WPI Receives Kresge Challenge Grant for Campus Center

Contact: WPI Media Relations, 508-831-5616

DREAM COME TRUE -- WPI Assistant Vice President for Student Affairs Janet Begin Richardson, who chaired the planning committee for the WPI Campus Center, stands next to an artist's rendition of the building. WPI recently received a Kresge challenge grant to help make the dream a reality. (Photo by Neil Norum)

WORCESTER, Mass. - Worcester Polytechnic Institute has been awarded an $850,000 challenge grant from The Kresge Foundation. The challenge grant will contribute to the realization of a long-held dream, the building of the University's new $17 million Campus Center. However, to receive the grant, Kresge requires WPI to raise the balance of the Campus Center's cost, $3.8 million, in new grants and gifts by June 1, 2000.

The project goal was set in October 1997 when the WPI Board of Trustees approved plans for the Campus Center. Groundbreaking for the 71,000-square-foot building, with entrances facing a West Street pedestrian plaza and the campus main Quadrangle, will be this October.

"We are extremely pleased to be selected for this prestigious award," said WPI President Edward Alton Parrish. "The grant moves us closer to a project that promises to be an essential and exciting addition to campus life for all of our constituencies."

The idea of a WPI Campus Center, discussed for almost a century, was renewed four years ago with the establishment of a planning committee. Chaired by Assistant Vice President for Student Affairs Janet Begin Richardson, the committee determined that a campus center would add significantly to the quality of life at the university. The committee solicited the opinions of more than 40 campus focus groups, pored through information from earlier center initiatives, surveyed literature on campus centers worldwide and visited campus centers throughout the region.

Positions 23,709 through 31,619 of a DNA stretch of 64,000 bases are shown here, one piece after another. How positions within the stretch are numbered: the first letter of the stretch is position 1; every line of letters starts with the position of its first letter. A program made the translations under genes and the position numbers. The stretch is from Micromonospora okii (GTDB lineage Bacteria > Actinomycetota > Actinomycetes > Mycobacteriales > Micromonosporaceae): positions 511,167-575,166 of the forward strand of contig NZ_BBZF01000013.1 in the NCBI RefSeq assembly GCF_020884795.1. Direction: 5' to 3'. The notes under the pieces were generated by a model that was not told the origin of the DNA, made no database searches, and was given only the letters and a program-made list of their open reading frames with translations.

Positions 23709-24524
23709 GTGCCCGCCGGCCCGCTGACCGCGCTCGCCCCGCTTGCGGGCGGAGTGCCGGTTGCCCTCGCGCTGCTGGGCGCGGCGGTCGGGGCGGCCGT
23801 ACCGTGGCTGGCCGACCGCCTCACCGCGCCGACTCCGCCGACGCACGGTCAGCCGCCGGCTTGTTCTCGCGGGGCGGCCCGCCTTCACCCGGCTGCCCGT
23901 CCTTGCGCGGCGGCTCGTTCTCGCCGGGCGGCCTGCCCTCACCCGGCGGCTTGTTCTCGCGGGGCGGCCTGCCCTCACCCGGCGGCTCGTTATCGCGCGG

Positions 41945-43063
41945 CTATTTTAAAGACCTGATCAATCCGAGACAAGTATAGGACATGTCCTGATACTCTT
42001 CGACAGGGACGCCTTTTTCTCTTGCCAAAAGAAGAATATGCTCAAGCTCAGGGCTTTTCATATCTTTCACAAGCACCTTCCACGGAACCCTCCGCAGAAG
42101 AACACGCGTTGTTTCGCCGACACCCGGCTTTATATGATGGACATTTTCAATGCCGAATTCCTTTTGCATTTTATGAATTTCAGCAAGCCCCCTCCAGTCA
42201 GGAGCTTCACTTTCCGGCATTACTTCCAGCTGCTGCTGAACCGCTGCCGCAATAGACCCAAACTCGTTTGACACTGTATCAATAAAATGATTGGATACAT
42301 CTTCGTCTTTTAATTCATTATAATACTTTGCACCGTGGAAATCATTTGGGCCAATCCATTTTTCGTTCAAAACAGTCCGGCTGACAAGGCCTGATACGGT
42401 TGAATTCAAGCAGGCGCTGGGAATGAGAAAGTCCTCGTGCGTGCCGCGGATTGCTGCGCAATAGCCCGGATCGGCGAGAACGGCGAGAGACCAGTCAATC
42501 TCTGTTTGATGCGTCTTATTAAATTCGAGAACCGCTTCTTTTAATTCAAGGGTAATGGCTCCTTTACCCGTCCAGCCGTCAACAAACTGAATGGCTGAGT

The result: A proposed campus center that provides expanded food and dining services, space for group study, conference and meeting rooms, multipurpose rooms, offices for student organizations, a bookstore, a postal facility, a game room, lounges and a campus information desk.

The center will provide WPI students, faculty and staff with a place to explore social, intellectual and cultural interests in an informal setting.

"Even more than a gathering place, the center will be an important adjunct to the University's academic programs," Richardson said. "It will serve as a social laboratory for promoting and nurturing the all-important learning and maturing that happens outside the classroom and lab - experiences that can be critical to personal and social growth."

The Kresge Foundation, an independent, private foundation created by the personal gifts of Sebastian S. Kresge, is not affiliated with any corporation or organization. At the time of the 1999 grant announcements in March, the foundation had awarded 57 grants supporting a range of non-profit organizations including those in higher education, health and long-term care, arts and humanities, science and the environment, and public affairs.

WPI, an independent technological university founded in 1865, is renowned for its project-based curriculum. Under the WPI Plan, students are provided with unique opportunities to integrate classroom studies with preprofessional projects conducted on campus and at locations around the world. WPI was ranked among the top national universities in the 1999 edition of U.S. News and World Report's Best Colleges Guide and was 18th among the top national institutions in the magazine's Best College Values report.

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